[T]okyo is a neon-lovers dream, New York may be the city that never sleeps but according to those in the know the Japanese capital is a photographic playground, no matter the hour. Kamila K. Stanley finally got to jump in, wandering the streets between dusk and dawn she found the city spoke to her. Growing into a poignant photostory exploring Japanese culture and the “in-between hours” of life, her photography takes you into her intimate moments. We caught up with Kamila to find out what the moments meant and how she brought the neon streets back to life…
How did you first get into photography?
I’ve craved photography since I was a kid, when I owned a bright red Fisher Price camera, aged about 8. When I was 18 I moved to South America to study, and before leaving I bought my first “real” camera from a charity shop. It cost 25£ and had a great 50mm lens. In South America I started shooting loads, and then I won some competitions and began getting my work in magazines. By the time I was 19 or 20 I’d figured photography was going to be the main project in my life.
What is it about Japan that interested you? You call Tokyo a photographic playground, can you elaborate on this?
To shoot in Tokyo has been my lifelong goal! I guess it’s about the films and the images — several of my favourite films are based there — but it’s just a city I’ve forever pictured in my mind. I’m obsessed with neon and electric tones, so visually it was a real trip. In another interview I said Tokyo is a photographic playground, because I was so blown away there, it was like learning to see again. You want to touch, taste and explore every inch of it. Every minute is surprising. It’s like a technicolour maze where everything glows.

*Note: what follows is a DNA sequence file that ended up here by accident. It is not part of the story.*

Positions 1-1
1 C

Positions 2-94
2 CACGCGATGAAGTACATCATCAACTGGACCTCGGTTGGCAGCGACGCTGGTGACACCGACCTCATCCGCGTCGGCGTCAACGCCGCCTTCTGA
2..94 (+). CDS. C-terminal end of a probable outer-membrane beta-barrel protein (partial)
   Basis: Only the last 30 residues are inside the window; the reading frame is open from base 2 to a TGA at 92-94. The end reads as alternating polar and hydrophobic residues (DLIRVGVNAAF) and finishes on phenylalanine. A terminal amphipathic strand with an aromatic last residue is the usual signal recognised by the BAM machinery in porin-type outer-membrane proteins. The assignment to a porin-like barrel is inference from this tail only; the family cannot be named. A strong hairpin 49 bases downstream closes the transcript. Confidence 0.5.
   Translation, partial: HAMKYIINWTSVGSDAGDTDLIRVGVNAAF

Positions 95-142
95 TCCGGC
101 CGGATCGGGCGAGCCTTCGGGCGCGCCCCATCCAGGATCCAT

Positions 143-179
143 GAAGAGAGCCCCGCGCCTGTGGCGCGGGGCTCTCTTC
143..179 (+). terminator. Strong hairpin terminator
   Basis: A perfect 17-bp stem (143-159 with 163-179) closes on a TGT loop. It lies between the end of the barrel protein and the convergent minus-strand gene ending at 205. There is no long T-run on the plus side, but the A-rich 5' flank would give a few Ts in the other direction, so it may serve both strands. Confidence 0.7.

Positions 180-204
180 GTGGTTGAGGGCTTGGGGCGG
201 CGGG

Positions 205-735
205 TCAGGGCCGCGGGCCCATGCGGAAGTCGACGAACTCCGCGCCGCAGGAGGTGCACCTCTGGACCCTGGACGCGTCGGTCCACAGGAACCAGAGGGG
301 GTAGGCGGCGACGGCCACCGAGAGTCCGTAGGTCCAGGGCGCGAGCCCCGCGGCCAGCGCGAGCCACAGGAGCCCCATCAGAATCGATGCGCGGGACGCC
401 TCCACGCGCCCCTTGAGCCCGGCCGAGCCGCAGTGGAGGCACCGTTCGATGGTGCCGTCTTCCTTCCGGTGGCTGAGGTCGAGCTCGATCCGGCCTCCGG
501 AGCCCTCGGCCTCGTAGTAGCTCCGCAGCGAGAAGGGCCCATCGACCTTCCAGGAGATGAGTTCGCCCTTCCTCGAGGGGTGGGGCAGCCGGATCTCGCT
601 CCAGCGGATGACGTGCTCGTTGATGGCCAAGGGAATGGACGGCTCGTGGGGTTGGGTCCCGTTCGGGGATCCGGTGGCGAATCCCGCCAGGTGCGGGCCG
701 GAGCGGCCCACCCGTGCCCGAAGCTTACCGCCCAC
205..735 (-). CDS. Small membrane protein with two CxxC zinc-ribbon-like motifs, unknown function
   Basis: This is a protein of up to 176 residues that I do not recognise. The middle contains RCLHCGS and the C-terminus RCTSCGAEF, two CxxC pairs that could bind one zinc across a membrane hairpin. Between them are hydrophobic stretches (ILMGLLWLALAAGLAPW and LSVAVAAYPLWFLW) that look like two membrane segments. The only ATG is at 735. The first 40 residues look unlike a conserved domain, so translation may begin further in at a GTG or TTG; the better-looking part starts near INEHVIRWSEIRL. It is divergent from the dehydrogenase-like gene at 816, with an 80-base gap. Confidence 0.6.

Why did you entitle it Insomnia?
I called the series Insomnia because when I was in Japan, I picked up a strange pace and fell out of sync with the clocks. I’d often wake up between dusk and dawn, and go out to shoot pictures. This series was shot during what I call the “in-between hours”: when daylight fades, and artificial lights come on. People are stranger and the streets are beautiful. You feel like you’re treading between night and day.
If you could photograph one thing for the rest of your life what would it be?
That’s a harsh ask, but whatever lights a fire inside I guess! More lights, more foreign cities, the people I’m in love with.
How does it feel creating art in the current political times?
I actually get really caught up in the current politics and events around us. I used to shoot loads of fashion shoots when I was younger, now I’m more “selective” – I like there to be something a little more twisted or complex about my editorials. So I shot a fashion editorial last about Brexit last year. In no great hurry, I’m actually piecing together a documentary series about Europe right now. It’s a rough time for our generation, but I’m trying to show a different side to Europe. I grew up between borders, and I’m trying to capture that identity before it disappears. I don’t think every artist has a responsibility because art should also remain pure. But myself I need to look back and know that I stood for something – otherwise I’d never forgive myself.
What’s next for you?
I’m working loads on the moment on my very first photobook, which is coming out in 2 weeks. The launch party is in Paris at the Lomography Gallery Store, if you’re around! It’s been mad making a book, but I’ve learnt loads. After that I actually have another series from Tokyo to release, and more exhibitions in 2018. And I’m travelling to Morocco in January. I also want to go to Colombia soon, for a series I’m planning. I can’t wait!
Follow Kamila K. Stanley on Instagram here and check out her website here. Kamila’s photobook FANTASMAS launches on Thursday 14th December, at the Lomography Gallery Store in Paris, click here for more information.